Federal Court Dismisses Challenges to "Nonexistent" EPA 2020 Rule As Moot

On January 24, the U.S. District Court for the Northern District of California handed down a decision in In re Clean Water Act Rulemaking, dismissing challenges by a number of environmental organizations and “blue” states to the Trump Administration EPA’s 2020 Rule implementing CWA Section 401. The court noted that the 2020 Rule has been superseded by EPA’s 2023 Rule under the Biden Administration. It held that plaintiffs’ request to “set aside” EPA’s 2020 Rule and remand it to the agency could not stand because “there is no question that the 2020 Rule is no longer in effect.” Plaintiffs had argued that the 2023 Rule itself has been challenged in court and that if the 2023 Rule is enjoined, the 2020 Rule could be reinstated. The court acknowledged that possibility but held it did not alter the “reality” that the 2020 Rule is not presently in effect, and stated that plaintiffs could challenge the 2020 Rule again if it were in fact reinstated.

Final Rule Intends to Streamline Bald and Golden Eagle Incidental Take Permitting Process

On February 12, the U.S. Fish and Wildlife Service (“FWS”) published its Final Rule revising its regulations on incidental take permits for eagles and eagle nests under the Bald and Golden Eagle Protection Act. The Act prohibits take, possession, and transportation of bald eagles and golden eagles except as permitted by federal regulation. The Final Rule is the second time the regulations for incidental take of eagles have been revised since the permit process was first established in 2009 after bald eagles were delisted under the Endangered Species Act.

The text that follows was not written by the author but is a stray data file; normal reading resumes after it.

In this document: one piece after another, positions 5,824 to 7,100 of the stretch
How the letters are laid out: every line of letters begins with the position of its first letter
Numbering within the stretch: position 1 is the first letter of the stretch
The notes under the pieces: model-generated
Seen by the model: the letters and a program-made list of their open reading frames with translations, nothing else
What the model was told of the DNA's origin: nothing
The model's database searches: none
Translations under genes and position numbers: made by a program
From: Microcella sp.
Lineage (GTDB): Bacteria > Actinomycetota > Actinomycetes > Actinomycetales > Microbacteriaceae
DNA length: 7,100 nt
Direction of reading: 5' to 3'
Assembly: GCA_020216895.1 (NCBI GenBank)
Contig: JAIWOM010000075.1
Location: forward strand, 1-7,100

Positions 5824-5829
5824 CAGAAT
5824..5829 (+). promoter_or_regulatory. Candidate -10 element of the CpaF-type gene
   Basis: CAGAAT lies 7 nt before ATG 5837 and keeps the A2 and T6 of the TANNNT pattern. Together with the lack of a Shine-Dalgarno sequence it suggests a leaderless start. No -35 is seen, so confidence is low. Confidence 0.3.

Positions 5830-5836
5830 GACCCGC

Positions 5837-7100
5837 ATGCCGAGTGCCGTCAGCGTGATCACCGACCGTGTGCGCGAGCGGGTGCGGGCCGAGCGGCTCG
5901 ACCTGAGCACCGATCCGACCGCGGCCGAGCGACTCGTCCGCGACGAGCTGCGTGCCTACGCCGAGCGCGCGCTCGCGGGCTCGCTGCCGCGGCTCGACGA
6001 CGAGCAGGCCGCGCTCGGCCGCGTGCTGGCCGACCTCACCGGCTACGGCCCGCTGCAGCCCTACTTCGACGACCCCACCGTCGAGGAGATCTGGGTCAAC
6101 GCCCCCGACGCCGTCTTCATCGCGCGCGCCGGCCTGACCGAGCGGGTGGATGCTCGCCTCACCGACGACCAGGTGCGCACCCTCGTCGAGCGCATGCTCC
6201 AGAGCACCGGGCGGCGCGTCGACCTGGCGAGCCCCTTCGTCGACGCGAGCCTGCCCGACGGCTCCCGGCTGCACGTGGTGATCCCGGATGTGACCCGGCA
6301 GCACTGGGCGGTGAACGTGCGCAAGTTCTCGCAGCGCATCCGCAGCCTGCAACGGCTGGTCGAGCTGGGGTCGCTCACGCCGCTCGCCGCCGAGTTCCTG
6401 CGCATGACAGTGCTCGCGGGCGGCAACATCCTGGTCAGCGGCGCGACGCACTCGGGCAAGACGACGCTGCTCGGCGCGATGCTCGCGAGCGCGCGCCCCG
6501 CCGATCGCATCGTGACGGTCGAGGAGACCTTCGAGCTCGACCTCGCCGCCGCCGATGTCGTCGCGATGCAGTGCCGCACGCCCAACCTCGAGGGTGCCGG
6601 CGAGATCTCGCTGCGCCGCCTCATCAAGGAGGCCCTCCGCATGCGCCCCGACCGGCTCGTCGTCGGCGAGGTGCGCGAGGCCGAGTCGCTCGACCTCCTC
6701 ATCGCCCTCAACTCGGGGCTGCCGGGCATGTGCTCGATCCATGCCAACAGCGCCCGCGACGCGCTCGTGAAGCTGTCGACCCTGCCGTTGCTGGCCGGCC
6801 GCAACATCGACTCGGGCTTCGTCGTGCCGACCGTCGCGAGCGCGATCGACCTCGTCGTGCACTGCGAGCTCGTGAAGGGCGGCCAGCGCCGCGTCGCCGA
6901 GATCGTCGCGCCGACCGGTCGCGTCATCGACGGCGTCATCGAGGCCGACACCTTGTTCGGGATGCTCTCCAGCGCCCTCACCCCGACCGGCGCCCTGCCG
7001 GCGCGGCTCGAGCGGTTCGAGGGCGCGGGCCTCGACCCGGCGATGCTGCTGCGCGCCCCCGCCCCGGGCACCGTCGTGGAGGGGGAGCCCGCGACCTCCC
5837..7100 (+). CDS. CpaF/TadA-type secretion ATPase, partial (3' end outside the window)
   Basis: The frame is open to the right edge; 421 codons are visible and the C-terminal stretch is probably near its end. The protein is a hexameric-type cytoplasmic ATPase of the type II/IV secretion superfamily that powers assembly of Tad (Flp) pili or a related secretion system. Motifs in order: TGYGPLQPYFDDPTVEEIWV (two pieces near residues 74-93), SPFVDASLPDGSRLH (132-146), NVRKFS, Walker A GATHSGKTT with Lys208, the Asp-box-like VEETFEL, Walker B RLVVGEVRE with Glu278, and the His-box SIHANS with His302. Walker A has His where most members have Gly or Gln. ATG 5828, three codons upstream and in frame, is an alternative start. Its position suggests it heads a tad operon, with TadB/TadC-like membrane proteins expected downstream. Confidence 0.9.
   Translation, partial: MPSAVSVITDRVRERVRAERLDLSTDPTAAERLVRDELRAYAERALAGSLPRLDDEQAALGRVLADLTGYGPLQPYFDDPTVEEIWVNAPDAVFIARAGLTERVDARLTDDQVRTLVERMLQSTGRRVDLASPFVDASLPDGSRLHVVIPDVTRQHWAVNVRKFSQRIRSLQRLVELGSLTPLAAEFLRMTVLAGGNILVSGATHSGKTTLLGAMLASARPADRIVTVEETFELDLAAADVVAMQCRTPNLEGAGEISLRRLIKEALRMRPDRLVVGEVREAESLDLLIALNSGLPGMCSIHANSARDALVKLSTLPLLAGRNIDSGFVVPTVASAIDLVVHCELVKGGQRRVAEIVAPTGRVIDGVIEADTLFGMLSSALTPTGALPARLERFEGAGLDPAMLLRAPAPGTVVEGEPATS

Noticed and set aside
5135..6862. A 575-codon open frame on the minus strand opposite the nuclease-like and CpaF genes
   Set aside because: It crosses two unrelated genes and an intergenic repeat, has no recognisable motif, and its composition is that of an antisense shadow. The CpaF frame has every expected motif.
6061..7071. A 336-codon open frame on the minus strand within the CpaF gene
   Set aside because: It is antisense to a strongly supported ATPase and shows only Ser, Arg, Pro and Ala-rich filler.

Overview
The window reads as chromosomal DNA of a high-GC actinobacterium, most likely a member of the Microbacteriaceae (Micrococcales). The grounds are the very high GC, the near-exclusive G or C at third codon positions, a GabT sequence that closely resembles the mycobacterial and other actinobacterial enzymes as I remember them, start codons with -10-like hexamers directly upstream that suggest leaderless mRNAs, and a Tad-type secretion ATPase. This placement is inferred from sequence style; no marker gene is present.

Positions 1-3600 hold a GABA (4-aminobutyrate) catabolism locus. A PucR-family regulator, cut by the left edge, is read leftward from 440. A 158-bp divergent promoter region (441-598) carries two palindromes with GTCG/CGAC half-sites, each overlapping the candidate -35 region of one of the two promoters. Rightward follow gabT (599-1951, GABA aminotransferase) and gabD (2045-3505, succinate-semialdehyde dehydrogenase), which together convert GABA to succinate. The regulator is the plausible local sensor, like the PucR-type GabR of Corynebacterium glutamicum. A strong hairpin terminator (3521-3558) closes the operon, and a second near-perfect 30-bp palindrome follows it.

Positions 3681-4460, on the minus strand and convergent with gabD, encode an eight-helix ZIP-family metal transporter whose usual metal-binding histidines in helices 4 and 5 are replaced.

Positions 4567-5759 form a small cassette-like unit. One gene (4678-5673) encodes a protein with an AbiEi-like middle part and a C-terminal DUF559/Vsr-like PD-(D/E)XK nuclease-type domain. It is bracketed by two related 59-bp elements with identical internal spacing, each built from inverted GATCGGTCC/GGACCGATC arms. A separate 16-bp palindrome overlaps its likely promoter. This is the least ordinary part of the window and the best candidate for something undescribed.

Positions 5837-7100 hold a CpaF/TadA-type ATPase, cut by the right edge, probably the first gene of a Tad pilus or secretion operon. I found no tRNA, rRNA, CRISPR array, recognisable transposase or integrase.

While FWS will continue to issue specific permits, the Final Rule creates a new system of general permits that will expedite authorization for energy infrastructure projects as long as applicants certify that they meet eligibility requirements and will implement pre-identified conservation measures and reporting requirements. These general permits are for activities viewed as low risk to eagle take such as:

  • Certain categories of bald eagle nest take;
  • Certain activities that may cause bald eagle disturbance take;
  • Power line infrastructure that may cause eagle incidental take; and
  • Eagle incidental take associated with certain wind energy projects.

In addition to the new general permit, the regulations for specific permits have been revised to improve processes, clarify definitions, and amend the permit fee structure. The Final Rule will be effective April 12, 2024.

Changes in the FERC Commissioner Ranks

On February 9, the White House announced Willie L. Phillips, Jr. as FERC Chair. Chairman Phillips has been a Commissioner since 2021, and Acting Chair since January 2023. Prior to joining FERC, Chairman Phillips was Chairman of the D.C. Public Service Commission. Chairman Phillips also is an alumnus of Van Ness Feldman from early in his career.

On the same day, Commissioner Allison Clements reportedly stated in an interview that she would not be seeking a second term with FERC. Commissioner Clements has been with FERC since 2020 and her term officially ends in June 2024. While the Commissioner has not stated when she will leave, her exit could leave FERC without a quorum if there are only two sitting Commissioners. By law, Commissioner Clements could elect to remain in her seat until the end of the year. The last time the Commission was without a quorum was 2017.

FERC Hydro Licensing Director Retires After Three Decades At the Helm

After more than 30 years with the Commission, Vince Yearick, the Director of FERC’s Division of Hydropower Licensing, retired at the end of January. During the Commission’s January meeting, Chairman Phillips observed that “Under Vince’s leadership in the past 11 years, the Division of Hydropower Licensing has issued 228 licenses.” Deputy Director Nicholas Jayjack has been named Acting Director.